When you have as many coral tanks as we do, you tend to grow an excess of coral and there’s always a small group of corals that need special care, or don’t quite have their place in the main displays yet. To deal with this, we have a special tank that is part of larger system; it is kind of like a coral annex, where new or overflow corals go to hang out until they are either given away, traded, or find their place among the rest of the coral tanks.
As a lark, about two years ago we decided to try an experiment of lighting up this small, ten gallon space with a couple of Marineland’s Accent LED lighting system which was primarily designed to be hidden in the top inside edge of the aquarium. These waterproof LEDs come in blue, red and a combination of white and blue, and they are populated primarily with a closely spaced string of low output LEDs.
Instead of trying out the white & blue Accent LED, we decided to try using just a combination of a blue strip with a red strip, and instead of purposefully mounting the accent LED, we decided to let them float right at the surface of the water. We couldn’t have imagined that was supposed to be a total experiment is now the de-facto way we run this particular halfway-house for convalescent corals.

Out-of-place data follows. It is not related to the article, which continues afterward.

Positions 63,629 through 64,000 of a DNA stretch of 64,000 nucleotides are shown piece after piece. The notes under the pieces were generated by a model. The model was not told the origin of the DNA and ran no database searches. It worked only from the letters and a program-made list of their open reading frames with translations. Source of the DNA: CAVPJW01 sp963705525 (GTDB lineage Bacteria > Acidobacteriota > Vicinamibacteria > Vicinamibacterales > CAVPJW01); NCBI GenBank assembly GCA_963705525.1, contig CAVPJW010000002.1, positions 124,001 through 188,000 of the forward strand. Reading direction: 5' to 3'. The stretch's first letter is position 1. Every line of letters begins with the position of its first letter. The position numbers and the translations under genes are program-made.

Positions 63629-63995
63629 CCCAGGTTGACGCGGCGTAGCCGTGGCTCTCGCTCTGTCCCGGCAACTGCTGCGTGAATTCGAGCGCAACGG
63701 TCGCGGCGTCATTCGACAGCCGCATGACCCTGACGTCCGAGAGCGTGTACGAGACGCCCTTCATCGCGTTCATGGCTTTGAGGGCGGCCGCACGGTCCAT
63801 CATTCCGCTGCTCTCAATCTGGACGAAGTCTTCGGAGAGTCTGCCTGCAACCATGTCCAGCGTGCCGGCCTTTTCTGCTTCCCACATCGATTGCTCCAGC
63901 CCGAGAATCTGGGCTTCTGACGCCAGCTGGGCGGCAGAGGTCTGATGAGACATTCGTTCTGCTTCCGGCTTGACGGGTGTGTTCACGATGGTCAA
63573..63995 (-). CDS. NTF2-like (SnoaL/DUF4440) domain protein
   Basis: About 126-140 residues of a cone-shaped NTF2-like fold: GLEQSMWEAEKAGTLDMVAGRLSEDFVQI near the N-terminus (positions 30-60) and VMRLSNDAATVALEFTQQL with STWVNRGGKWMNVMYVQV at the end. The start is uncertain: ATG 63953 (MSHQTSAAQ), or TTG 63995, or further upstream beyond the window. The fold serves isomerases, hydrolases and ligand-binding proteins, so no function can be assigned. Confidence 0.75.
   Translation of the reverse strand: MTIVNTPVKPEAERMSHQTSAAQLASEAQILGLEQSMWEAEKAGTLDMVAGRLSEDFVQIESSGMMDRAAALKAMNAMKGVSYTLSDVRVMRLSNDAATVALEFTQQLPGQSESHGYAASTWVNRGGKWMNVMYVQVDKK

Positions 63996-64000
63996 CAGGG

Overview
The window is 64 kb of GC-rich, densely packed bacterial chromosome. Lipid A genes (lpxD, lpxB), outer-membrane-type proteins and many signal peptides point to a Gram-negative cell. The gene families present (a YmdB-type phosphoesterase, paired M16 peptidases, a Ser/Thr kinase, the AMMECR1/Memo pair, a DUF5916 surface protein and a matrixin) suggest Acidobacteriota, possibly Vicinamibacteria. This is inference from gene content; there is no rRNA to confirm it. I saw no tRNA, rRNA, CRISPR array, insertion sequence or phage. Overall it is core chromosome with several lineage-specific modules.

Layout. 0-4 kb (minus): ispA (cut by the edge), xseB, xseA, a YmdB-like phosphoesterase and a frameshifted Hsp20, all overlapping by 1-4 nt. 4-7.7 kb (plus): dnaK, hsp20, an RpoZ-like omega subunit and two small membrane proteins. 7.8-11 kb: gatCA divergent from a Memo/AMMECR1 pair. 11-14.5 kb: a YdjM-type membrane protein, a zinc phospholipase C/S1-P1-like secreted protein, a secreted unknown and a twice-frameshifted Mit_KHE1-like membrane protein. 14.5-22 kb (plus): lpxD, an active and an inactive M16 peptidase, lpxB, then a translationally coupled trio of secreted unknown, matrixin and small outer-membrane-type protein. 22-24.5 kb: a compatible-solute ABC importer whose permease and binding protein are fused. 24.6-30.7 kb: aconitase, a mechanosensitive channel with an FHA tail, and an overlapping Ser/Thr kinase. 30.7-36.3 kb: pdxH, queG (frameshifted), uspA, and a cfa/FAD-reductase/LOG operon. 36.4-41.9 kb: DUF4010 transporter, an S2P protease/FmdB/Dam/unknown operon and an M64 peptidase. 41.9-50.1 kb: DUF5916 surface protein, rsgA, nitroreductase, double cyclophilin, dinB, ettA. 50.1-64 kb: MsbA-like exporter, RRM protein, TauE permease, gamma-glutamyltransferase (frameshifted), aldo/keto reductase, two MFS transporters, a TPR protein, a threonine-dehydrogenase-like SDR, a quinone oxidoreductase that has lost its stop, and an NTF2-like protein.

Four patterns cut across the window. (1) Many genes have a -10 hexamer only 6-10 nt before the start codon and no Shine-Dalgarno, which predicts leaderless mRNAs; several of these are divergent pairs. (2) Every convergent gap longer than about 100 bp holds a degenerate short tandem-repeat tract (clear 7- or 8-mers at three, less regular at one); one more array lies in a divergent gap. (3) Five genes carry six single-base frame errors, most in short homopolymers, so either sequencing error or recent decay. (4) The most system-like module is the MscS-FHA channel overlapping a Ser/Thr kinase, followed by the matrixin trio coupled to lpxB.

What is particularly neat about these not-so-bright LEDs is that since they are low output they can be very close to the corals. Furthermore, the combination of their tubular enclosure coupled with the water surface creates a kind of lens that evenly distributes the light. Being placed right into the water, there is no reflection off the water surface so all the emitted light goes straight into the water space. One downside to being in the water is that over a long period of time algae does grow right on the lamps but this is enough to clean off.
Despite the tank looking purple from the combination of just blue and red LEDs, the corals selected to go in this tank really look great. Granted we’re not putting acros and SPS or chalice frags in this tank, it’s mostly Euphyllia, but there’s hardly no difference in polyp expansion and vitality. Compare the difference between the red & blue LED lit Euphyllias in these images with the Euphyllia in our Cocopeel’s coral playground – these are the same corals strains, in the same water, with about a 4:1 difference in overall PAR value.
One of the advantages of using this kind of LED light is that it is just bright enough for these moderate light corals to thrive yet it hardly grows any algae on the glass since very little light actually falls on the glass. One downside though is that the LEDs in the red strips really don’t last that long and we had to replace one after just a little over 12 months of use, which is to be expected from low output red LEDs.
We’re not advocating for coral tanks to go all red & blue LED, nor that we all start using any number of the submersible LED light tubes available. It’s simply neat to see how little some corals really need to grow and thrive even when their environment seems to be providing much less lighting energy than what is conventionally prescribed for them in the reef aquarium literature. We’ll continue to experiment with this form of non-conventional coral lighting because these corals love it, and it’s kind of neat to see what can be accomplished without the use of any white lighting at all.